B.C. teens can expect to be vaccinated by the end of summer vacation, officials say
Teenagers in B.C. can expect to be offered COVID-19 vaccines before the beginning of next school year, says Dr. Bonnie Henry.
The provincial health officer shared the news during a coronavirus update on Monday, saying that decisions on how and when to vaccinate young people will be made in May and June.
“We have started to look at (the question of) ‘Where do we factor in adolescents?’” Henry said.
“Clearly we want to make sure that we can make sure adolescents are protected before next school year.”
Henry said that 16- and 17-year-olds in B.C. who were deemed “clinically extremely vulnerable” have already received COVID-19 vaccines.
Decisions on how and when to offer shots in arms to teenagers are complicated by the fact that only one vaccine is currently licensed for teens in Canada, she said. Specifically, the Pfizer vaccine, which is licensed to be given to people only as young as 16.
However, Henry pointed to new research, which she said is promising. Pfizer, for example, has completed a study on vaccinating youth aged 12 to 16, and Health Canada is currently reviewing it.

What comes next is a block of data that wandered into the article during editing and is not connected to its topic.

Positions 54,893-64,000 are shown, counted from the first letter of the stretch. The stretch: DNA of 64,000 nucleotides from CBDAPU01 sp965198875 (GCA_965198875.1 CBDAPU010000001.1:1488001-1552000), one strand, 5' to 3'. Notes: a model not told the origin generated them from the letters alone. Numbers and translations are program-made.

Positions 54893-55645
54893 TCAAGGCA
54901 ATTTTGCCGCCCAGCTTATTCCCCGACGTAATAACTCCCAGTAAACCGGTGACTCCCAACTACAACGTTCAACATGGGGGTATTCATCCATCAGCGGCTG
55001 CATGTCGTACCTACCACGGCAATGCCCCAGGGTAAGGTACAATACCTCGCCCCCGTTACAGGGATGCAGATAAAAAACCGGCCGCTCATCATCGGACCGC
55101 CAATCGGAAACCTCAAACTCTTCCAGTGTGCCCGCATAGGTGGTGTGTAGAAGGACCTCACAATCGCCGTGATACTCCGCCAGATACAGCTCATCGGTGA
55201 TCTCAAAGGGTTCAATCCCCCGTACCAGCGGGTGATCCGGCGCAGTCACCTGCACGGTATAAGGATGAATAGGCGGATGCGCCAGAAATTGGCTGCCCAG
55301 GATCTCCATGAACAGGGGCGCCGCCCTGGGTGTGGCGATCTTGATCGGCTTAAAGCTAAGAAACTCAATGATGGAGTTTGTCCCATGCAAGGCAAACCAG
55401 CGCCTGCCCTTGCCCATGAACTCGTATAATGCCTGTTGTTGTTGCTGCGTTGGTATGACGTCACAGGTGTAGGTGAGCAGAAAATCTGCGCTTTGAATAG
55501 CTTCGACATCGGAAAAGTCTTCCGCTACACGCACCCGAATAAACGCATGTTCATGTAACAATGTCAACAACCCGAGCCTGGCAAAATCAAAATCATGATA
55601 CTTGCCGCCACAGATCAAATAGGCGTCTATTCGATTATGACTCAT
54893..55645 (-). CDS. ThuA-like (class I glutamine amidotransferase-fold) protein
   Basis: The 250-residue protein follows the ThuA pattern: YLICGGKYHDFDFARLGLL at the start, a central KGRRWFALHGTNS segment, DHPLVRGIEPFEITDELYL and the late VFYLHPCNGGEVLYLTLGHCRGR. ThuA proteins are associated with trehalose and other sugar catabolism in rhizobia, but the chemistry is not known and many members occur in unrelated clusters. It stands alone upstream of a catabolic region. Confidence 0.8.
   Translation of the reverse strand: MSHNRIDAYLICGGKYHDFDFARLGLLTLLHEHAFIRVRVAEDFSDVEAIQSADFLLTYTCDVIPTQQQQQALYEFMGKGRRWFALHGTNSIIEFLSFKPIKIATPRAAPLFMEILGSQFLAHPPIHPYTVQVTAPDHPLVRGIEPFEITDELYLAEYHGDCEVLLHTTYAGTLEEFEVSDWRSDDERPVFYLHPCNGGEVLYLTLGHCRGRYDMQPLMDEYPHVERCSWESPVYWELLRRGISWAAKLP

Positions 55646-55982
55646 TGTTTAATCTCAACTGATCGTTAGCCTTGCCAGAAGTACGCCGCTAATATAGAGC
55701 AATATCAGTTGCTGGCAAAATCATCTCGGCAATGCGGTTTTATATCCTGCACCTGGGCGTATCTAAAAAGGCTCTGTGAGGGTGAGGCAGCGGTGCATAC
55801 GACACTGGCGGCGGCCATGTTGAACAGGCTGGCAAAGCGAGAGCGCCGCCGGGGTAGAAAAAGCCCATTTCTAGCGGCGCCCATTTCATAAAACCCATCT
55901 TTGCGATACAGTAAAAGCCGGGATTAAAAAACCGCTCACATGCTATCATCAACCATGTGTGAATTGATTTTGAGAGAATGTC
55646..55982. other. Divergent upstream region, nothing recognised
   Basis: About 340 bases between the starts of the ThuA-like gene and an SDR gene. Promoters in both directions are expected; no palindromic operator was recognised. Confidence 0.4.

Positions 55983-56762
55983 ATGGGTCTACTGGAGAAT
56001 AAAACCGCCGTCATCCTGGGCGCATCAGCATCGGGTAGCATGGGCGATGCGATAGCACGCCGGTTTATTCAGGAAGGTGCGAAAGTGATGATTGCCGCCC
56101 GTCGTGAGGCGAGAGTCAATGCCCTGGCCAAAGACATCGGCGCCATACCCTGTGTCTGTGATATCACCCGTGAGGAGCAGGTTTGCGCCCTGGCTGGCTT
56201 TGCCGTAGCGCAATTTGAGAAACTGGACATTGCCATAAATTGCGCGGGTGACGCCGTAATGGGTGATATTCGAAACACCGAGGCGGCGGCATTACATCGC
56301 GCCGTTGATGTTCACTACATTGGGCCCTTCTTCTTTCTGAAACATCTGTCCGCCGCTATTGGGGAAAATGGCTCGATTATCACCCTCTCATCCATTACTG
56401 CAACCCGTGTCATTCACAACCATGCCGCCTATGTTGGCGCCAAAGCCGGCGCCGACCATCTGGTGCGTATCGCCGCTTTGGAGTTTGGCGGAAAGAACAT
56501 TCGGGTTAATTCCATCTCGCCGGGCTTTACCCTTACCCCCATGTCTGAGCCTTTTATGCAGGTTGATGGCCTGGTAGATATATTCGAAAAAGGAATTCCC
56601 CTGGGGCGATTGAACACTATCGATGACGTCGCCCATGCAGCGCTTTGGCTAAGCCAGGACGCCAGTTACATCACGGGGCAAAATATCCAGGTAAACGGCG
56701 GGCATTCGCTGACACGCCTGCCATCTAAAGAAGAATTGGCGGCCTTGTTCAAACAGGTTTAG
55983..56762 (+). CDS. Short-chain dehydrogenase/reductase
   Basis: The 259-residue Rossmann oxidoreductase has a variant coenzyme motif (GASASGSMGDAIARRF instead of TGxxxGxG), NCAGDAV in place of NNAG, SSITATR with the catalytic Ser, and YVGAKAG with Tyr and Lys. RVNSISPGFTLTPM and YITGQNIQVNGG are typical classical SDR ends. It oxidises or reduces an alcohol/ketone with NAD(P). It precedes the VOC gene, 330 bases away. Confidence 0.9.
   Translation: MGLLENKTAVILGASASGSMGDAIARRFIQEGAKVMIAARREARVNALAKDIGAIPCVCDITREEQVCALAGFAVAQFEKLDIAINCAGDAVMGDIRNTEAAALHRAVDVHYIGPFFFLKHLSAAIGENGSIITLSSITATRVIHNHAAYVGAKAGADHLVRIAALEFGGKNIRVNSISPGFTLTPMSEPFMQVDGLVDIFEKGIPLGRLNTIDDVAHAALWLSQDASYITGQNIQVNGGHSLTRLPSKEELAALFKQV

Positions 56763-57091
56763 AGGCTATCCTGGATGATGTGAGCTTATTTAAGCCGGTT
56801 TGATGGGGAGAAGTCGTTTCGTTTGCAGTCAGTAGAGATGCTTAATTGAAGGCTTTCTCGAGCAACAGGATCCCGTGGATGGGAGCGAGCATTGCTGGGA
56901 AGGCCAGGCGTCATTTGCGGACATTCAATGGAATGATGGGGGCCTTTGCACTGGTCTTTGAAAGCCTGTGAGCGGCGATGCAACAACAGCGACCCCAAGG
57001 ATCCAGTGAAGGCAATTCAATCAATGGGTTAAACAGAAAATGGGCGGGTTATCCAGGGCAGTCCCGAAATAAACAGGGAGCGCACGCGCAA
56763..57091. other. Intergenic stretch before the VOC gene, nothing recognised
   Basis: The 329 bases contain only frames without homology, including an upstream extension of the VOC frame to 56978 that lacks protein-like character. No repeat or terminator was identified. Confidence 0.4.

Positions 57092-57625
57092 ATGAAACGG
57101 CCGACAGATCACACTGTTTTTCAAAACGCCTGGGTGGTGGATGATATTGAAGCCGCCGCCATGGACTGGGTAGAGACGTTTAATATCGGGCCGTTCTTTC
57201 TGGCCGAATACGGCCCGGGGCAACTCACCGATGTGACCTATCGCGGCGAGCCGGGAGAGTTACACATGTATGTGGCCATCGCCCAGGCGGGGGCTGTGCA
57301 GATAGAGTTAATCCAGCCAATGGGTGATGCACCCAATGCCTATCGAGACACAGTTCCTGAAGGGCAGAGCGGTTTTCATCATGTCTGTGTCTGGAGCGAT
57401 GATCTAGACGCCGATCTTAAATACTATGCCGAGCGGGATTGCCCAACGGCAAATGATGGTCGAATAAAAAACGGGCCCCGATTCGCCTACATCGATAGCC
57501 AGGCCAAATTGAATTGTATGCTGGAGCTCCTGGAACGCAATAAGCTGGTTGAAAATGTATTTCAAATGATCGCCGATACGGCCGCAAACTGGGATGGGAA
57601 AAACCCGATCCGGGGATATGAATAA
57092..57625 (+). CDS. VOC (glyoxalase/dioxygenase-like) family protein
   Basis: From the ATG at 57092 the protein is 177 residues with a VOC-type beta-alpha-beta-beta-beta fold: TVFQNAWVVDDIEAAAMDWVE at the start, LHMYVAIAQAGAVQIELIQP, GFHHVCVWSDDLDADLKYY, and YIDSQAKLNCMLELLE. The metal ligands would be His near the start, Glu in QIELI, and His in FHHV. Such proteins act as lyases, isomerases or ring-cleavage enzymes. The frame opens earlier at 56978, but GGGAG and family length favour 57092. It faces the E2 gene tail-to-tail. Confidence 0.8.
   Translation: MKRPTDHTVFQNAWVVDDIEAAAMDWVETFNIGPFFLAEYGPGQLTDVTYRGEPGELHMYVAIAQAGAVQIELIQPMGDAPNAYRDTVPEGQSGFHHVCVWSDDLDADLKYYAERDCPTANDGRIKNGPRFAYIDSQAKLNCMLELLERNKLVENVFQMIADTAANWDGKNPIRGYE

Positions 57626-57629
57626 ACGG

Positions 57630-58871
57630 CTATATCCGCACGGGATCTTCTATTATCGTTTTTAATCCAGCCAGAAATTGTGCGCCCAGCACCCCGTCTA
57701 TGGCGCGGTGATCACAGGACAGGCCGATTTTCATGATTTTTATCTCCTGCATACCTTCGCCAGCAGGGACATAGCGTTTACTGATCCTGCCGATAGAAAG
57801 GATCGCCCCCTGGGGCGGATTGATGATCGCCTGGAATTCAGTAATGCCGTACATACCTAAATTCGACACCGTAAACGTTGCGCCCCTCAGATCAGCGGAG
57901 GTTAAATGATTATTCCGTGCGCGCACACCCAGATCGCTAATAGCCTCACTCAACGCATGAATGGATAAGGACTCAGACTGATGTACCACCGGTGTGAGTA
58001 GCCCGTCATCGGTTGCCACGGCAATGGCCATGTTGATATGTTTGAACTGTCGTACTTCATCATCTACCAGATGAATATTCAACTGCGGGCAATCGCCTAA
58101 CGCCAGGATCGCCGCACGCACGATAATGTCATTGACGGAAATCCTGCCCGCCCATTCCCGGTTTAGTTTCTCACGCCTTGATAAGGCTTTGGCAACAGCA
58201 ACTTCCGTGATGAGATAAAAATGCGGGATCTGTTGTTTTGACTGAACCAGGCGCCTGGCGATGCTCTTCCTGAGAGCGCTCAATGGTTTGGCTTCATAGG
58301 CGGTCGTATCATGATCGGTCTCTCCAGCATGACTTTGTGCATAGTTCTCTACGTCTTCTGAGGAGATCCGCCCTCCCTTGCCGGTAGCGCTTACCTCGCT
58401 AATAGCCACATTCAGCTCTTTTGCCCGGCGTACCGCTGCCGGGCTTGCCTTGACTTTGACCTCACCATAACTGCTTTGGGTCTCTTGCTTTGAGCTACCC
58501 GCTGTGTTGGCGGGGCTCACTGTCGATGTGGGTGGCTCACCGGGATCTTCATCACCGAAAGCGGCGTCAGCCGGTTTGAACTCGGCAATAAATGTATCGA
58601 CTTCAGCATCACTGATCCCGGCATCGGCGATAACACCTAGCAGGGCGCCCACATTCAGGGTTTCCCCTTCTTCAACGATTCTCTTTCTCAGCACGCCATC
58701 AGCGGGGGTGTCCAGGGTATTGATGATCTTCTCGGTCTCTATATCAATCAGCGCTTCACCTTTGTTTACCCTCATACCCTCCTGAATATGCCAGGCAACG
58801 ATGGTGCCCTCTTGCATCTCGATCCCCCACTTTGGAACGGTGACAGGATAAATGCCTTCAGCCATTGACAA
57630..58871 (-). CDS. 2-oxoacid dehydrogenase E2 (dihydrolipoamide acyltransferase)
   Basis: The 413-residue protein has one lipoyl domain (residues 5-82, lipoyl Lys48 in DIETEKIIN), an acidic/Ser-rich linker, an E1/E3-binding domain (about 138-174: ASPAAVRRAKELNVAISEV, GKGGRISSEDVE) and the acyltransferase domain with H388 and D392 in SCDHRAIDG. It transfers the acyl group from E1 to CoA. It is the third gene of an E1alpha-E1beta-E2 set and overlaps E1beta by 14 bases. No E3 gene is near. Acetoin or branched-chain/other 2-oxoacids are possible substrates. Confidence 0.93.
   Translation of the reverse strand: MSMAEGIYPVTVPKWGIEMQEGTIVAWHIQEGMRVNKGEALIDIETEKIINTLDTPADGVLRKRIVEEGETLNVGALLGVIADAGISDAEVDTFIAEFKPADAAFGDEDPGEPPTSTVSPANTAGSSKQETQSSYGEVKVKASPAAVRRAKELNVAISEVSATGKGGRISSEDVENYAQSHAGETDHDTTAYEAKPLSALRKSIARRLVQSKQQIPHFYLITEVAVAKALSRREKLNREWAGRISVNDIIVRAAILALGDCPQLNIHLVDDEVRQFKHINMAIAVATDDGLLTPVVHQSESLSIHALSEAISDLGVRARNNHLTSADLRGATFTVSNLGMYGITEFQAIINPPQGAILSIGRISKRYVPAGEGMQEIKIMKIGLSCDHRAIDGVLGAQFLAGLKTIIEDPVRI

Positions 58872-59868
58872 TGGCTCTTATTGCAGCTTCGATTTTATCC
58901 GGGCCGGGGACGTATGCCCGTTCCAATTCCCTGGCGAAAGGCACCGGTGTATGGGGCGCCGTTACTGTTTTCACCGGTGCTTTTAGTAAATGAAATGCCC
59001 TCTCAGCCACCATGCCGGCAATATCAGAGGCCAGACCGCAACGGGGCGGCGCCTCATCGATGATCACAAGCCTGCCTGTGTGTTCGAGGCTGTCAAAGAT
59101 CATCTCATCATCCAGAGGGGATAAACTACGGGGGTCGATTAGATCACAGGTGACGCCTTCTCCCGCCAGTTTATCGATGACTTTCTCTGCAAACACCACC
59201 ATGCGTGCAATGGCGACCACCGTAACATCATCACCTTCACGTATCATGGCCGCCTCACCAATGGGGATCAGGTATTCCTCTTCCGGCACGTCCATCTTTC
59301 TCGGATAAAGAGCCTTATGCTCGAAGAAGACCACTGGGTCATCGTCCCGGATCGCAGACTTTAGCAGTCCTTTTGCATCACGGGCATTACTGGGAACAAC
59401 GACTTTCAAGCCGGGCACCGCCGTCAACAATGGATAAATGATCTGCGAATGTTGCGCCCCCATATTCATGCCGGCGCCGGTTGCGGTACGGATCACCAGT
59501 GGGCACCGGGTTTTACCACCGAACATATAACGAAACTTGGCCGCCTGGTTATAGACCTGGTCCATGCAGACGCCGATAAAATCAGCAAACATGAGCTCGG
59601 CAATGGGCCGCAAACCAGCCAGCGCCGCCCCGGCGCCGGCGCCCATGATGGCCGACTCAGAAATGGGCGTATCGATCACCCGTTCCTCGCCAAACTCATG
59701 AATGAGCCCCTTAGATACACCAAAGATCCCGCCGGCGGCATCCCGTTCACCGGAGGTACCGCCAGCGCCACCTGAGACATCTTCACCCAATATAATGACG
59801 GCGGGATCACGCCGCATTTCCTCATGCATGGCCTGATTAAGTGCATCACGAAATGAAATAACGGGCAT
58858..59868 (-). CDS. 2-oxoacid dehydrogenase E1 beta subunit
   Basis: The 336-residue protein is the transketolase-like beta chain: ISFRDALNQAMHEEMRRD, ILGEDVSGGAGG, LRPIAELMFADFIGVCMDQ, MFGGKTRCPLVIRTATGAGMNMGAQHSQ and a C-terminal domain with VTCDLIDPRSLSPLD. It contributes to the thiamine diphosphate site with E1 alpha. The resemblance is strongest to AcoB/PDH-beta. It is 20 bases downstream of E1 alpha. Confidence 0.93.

A decision on whether Pfizer can be given to people as young as 12 is expected in the coming weeks, “barring anything unusual,” Henry said.
Once there’s a vaccine for that age group, the province will be in a better position to make more definitive plans.
“We need to look at how … we fit that into our system and that is the work that's being done right now by our B.C. immunization committee and our public health vaccination committee,” she said.
Moderna is also in the midst of studies on giving the vaccine to teens, and eventually a study on giving the vaccine to babies as young as six months.
“Over this month and into June, we'll be making decisions on where at least adolescents or teenagers will fit into the program and when they will be eligible for vaccination as well,” she said.
Henry did not comment on when kids under 12 can start expecting a vaccine but said the fact that kids generally show milder symptoms and are less likely to end up in hospital is a factor in deciding how they will be factored into the vaccination program.